Conversion rate should be the #1 KPI you optimise towards.

As a PPC consultant, focussing on conversion rate optimisation is what’s brought ROI and growth for my client’s Google AdWords accounts.

Why? Because it’s the percentage of visitors delivered from a traffic source who physically convert, whether that’s to buy/book/enrol/signup, whatever your conversion is. The topline.

This guide is for you, the busy business owner or marketing manager self-managing your Google AdWords account.

Yes, in depth, extensive optimisation is imperative to running successful PPC campaigns, but quick wins can positively affect your PPC conversion rate.

Whilst website and landing page elements play a vital role in overall conversion rate improvements, we’re going to focus on 10 techniques you can implement inside your Google AdWords account, to deliver more qualified users and ultimately improve conversion rate from PPC.

What Is Your Conversion?

Before we get into it, you need to determine what a conversion means to your business. For retail and ecommerce this will be a sale, for travel companies, a booking. What is your conversion?

Now you need to make sure this conversion is setup, either directly in Google AdWords through Conversion Code, or pulled in to AdWords as an eCommerce Sale, Goal or Event from Google Analytics.

Want to track multiple actions, including newsletter signups, phone calls, enquiries? No problem. If you’re tracking multiple conversion actions, you might want to use the “Include in ‘Conversions’” setting to ensure only your pure conversion, which you determined above, is included in your AdWords “Conversions” reporting column.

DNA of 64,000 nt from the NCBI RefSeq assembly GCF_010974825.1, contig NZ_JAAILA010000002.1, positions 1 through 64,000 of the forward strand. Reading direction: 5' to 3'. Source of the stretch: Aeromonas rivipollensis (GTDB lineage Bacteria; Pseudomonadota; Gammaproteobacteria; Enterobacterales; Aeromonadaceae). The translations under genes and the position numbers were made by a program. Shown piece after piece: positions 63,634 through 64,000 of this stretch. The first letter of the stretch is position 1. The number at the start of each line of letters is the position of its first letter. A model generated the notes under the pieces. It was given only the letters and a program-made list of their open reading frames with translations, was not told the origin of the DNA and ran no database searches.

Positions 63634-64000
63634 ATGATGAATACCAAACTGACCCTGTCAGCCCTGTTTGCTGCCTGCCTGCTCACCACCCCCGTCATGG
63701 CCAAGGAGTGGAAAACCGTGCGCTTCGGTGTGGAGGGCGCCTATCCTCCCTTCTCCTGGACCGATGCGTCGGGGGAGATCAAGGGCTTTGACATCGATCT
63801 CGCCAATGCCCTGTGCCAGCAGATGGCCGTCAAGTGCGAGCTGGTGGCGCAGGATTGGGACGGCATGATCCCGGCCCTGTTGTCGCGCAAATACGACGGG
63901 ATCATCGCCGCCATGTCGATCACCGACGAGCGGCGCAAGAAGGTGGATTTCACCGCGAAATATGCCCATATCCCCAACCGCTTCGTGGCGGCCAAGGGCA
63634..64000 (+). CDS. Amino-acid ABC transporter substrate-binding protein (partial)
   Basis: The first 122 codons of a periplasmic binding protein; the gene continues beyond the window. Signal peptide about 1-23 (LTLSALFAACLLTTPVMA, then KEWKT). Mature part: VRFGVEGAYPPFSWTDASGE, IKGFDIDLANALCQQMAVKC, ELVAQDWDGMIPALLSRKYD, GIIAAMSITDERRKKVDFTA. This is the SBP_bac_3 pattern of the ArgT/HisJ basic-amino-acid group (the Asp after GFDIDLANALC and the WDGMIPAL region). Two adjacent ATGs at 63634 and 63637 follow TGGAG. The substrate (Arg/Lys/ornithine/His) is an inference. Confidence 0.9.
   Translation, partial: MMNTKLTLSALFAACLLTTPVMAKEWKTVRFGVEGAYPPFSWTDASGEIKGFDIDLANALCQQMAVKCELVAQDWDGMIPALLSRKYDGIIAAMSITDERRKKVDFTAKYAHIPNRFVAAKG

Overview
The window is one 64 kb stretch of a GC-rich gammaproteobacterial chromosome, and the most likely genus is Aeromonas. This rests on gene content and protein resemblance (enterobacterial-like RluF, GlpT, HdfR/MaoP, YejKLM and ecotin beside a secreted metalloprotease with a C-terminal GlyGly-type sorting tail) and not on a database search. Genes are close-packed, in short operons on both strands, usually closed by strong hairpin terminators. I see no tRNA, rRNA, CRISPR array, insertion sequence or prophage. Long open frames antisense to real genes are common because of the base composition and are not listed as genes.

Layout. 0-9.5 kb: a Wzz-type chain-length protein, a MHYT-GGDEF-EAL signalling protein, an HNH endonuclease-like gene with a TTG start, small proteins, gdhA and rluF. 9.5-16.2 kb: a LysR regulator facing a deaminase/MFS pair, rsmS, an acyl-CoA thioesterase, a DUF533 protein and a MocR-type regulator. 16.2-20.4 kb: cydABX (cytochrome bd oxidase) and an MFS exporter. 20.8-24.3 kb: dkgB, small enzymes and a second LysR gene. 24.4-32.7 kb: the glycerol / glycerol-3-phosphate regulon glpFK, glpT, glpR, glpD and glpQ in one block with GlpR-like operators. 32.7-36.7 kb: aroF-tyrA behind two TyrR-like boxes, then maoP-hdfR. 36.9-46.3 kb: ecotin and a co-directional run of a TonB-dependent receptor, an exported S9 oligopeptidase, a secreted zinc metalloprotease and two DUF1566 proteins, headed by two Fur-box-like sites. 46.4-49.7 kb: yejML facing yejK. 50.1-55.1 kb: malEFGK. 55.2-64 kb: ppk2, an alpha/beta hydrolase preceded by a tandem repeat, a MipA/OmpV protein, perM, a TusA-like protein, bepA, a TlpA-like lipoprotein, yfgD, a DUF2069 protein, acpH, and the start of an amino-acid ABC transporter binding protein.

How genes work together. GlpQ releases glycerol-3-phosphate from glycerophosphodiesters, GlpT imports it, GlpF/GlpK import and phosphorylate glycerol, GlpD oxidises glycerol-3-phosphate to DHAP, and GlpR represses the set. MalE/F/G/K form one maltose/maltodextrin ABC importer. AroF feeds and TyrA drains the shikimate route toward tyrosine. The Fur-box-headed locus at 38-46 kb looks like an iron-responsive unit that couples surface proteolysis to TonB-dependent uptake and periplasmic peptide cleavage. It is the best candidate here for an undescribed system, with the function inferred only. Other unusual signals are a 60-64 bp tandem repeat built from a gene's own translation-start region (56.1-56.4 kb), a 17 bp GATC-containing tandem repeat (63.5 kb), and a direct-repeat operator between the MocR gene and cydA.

10 Techniques

  1. Negative Work

Aside from keyword and match type selection, negative keyword implementation is the best way to ensure your ads are delivered against the most relevant searches and prospective customers.

Are you regularly adding negative keywords?

This can be done in just 10 minutes. Select your highest volume broad or phrase match keyword, a relevant date range, and use the ‘search terms’ report to find out exactly what searches your selected keyword is being matched against.

From there it’s as simple as analysing the list of search terms and compiling a list of negative keywords you don’t want to be matched against. Once complete, upload them in bulk to your AdWords account.

You can also be proactive in your negative work. Prior to setting a campaign live, add negative keywords that are likely to be searched alongside your keywords. For example, a holiday cottage lettings agent might include negatives such as:

for sale

I have self-built, generic lists of negative keywords per market, which I’m continually adding to, and add to campaigns prior to going live. This reduces wasted ad spend from the start.

  1. Pause Low/Non-Converting Keywords

Do you regularly check the performance of your keywords?

I do plenty of PPC audits, where accounts are self-managed, and the keyword lists remain unoptimised from the setup. Just left to waste budget and perform poorly.